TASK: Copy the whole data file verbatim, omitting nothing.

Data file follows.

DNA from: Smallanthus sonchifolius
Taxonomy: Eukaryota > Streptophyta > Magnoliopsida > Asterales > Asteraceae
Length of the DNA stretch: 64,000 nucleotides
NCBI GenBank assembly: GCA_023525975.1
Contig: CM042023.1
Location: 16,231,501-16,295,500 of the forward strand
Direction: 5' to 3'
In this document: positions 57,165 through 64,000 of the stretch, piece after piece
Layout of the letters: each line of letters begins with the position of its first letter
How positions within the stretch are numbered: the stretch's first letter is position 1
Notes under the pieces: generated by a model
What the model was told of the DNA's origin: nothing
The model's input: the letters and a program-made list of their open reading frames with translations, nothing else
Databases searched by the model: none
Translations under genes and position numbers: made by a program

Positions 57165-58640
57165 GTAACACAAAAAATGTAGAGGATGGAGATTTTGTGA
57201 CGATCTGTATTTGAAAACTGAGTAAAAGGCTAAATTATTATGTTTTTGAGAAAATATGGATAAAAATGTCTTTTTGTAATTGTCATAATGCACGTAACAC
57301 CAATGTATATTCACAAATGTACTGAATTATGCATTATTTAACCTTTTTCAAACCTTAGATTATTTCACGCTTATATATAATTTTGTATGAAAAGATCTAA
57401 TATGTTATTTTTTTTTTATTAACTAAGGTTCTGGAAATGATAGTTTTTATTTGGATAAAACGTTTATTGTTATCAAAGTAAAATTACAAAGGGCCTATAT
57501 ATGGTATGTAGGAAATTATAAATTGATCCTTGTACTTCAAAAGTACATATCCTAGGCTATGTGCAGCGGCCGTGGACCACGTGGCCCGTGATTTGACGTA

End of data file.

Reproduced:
DNA from: Smallanthus sonchifolius
Taxonomy: Eukaryota > Streptophyta > Magnoliopsida > Asterales > Asteraceae
Length of the DNA stretch: 64,000 nucleotides
NCBI GenBank assembly: GCA_023525975.1
Contig: CM042023.1
Location: 16,231,501-16,295,500 of the forward strand
Direction: 5' to 3'
In this document: positions 57,165 through 64,000 of the stretch, piece after piece
Layout of the letters: each line of letters begins with the position of its first letter
How positions within the stretch are numbered: the stretch's first letter is position 1
Notes under the pieces: generated by a model
What the model was told of the DNA's origin: nothing
The model's input: the letters and a program-made list of their open reading frames with translations, nothing else
Databases searched by the model: none
Translations under genes and position numbers: made by a program

Positions 57165-58640
57165 GTAACACAAAAAATGTAGAGGATGGAGATTTTGTGA
57201 CGATCTGTATTTGAAAACTGAGTAAAAGGCTAAATTATTATGTTTTTGAGAAAATATGGATAAAAATGTCTTTTTGTAATTGTCATAATGCACGTAACAC
57301 CAATGTATATTCACAAATGTACTGAATTATGCATTATTTAACCTTTTTCAAACCTTAGATTATTTCACGCTTATATATAATTTTGTATGAAAAGATCTAA
57401 TATGTTATTTTTTTTTTATTAACTAAGGTTCTGGAAATGATAGTTTTTATTTGGATAAAACGTTTATTGTTATCAAAGTAAAATTACAAAGGGCCTATAT
57501 ATGGTATGTAGGAAATTATAAATTGATCCTTGTACTTCAAAAGTACATATCCTAGGCTATGTGCAGCGGCCGTGGACCACGTGGCCCGTGATTTGACGTA